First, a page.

Hi Jesse thank you for all the support advice you give. It’s so valuable in the sea of technology we are trying to navigate. I have one more question regarding cables, could you please answer? I bought the 10ft 12 AWG extension cable as you recommended for my Renology 100w solar panel and SolarEnz MC4 adapter 8mm adapter cable. If eventually I need a longer cable such as 15ft or 20ft, would both those longer size cables require a 10 AWG thickness ? thanks for confirming Liz Reply

    Hi, Another 20ft 12 AWG extension cable would be alright and the voltage loss shouldn’t be worse than 3%. A 10 AWG extension cable would be slightly better but it’s not necessary with one panel, so it’s up to you whether it’s worth it or not. If you would add another panel you definitely want to get 8 or 10 AWG though. Reply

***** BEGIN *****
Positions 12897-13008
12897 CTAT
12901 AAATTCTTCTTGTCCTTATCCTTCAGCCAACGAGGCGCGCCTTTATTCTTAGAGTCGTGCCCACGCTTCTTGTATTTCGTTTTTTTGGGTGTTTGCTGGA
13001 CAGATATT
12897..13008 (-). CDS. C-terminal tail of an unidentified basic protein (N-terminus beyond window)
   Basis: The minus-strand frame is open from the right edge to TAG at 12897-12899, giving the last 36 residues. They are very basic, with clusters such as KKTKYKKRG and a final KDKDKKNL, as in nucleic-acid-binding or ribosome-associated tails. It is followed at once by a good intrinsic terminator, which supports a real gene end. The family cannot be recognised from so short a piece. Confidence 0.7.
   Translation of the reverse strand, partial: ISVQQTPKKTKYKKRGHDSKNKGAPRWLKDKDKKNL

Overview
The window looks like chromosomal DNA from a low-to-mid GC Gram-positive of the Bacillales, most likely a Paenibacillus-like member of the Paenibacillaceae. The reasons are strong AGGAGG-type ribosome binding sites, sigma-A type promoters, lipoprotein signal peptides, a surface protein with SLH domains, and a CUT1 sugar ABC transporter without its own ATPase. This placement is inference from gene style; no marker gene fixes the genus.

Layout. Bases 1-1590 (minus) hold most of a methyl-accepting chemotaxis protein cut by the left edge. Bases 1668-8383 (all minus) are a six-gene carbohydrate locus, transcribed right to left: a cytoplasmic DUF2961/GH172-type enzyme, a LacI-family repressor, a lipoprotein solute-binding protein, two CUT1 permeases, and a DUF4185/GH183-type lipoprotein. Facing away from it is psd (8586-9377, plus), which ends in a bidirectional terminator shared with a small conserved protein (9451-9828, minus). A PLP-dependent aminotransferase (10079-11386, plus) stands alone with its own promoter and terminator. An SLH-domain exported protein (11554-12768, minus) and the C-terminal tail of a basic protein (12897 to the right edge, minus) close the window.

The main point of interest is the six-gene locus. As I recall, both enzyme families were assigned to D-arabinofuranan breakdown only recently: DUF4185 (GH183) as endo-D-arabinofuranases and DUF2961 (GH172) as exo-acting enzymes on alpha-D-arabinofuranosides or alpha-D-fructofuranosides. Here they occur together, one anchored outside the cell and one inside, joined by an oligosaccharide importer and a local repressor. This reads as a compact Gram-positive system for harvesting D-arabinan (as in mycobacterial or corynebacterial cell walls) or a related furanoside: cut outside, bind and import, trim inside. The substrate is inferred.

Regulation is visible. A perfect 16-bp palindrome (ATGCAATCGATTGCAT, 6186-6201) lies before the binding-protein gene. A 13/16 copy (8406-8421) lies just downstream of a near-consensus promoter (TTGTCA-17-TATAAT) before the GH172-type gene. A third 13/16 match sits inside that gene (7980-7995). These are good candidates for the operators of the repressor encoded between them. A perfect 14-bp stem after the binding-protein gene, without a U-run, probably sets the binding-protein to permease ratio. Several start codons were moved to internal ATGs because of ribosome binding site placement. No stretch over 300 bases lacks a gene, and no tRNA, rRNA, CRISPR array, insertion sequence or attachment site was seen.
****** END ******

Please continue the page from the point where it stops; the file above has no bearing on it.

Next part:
Fantastic information. Thank you for sharing your knowledge. Any thoughts about compatible wind turbines for the Jackery 1000? Reply

    Hi Adam, Unfortunately, I don’t know much about wind turbines. That might be something I start experimenting with later this year though! Reply

    Hey Jesse. Amazing info. Just wanna make sure I understand correctly, and purchase the correct stuff. I have a Jackery 1000, interested in picking up (2) of the Renogy 100 watt suitcases you have listed above. Is that overkill to charge the 1000, or is one good enough? Any idea how long (2) of them would take to charge the 1000 compared to one? Do you think having two panels is worth the trouble/overkill? Cables: – if two panels used, which cable to connect them together to use safely on the 1000 – which cable to run from panel or panels to 1000 – and what single 15-20ft extension cable would you recommend? Thanks so much, new to all this! Reply